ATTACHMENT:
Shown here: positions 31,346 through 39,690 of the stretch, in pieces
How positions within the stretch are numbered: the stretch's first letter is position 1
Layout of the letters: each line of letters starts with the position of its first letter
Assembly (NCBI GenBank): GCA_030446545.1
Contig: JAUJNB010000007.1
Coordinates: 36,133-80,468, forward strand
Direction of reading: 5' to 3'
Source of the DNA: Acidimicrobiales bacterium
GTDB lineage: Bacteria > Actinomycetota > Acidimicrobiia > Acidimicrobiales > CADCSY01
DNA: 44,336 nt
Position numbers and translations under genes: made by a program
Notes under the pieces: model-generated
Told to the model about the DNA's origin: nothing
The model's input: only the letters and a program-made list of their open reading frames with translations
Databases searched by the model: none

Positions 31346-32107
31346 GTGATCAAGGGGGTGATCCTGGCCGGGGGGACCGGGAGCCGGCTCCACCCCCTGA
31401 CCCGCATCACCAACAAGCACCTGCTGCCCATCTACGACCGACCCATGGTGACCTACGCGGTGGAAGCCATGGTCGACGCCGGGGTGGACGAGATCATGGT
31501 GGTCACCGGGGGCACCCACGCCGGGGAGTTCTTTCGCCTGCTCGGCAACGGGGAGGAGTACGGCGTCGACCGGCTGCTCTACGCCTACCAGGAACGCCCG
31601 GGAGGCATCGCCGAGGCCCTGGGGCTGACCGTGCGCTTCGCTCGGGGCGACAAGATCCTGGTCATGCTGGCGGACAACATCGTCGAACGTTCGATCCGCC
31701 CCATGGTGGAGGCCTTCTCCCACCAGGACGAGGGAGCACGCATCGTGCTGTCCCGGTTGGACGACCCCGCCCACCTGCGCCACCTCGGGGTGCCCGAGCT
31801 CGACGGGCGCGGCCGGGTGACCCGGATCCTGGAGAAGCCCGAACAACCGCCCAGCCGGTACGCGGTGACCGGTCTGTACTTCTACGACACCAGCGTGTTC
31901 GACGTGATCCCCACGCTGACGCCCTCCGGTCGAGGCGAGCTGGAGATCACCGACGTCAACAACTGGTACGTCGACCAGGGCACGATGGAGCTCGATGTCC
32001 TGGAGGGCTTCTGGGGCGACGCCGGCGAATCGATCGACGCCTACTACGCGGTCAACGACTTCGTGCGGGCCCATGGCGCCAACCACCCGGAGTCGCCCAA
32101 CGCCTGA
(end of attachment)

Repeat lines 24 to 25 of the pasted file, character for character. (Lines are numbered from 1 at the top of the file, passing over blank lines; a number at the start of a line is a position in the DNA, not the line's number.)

32001 TGGAGGGCTTCTGGGGCGACGCCGGCGAATCGATCGACGCCTACTACGCGGTCAACGACTTCGTGCGGGCCCATGGCGCCAACCACCCGGAGTCGCCCAA
32101 CGCCTGA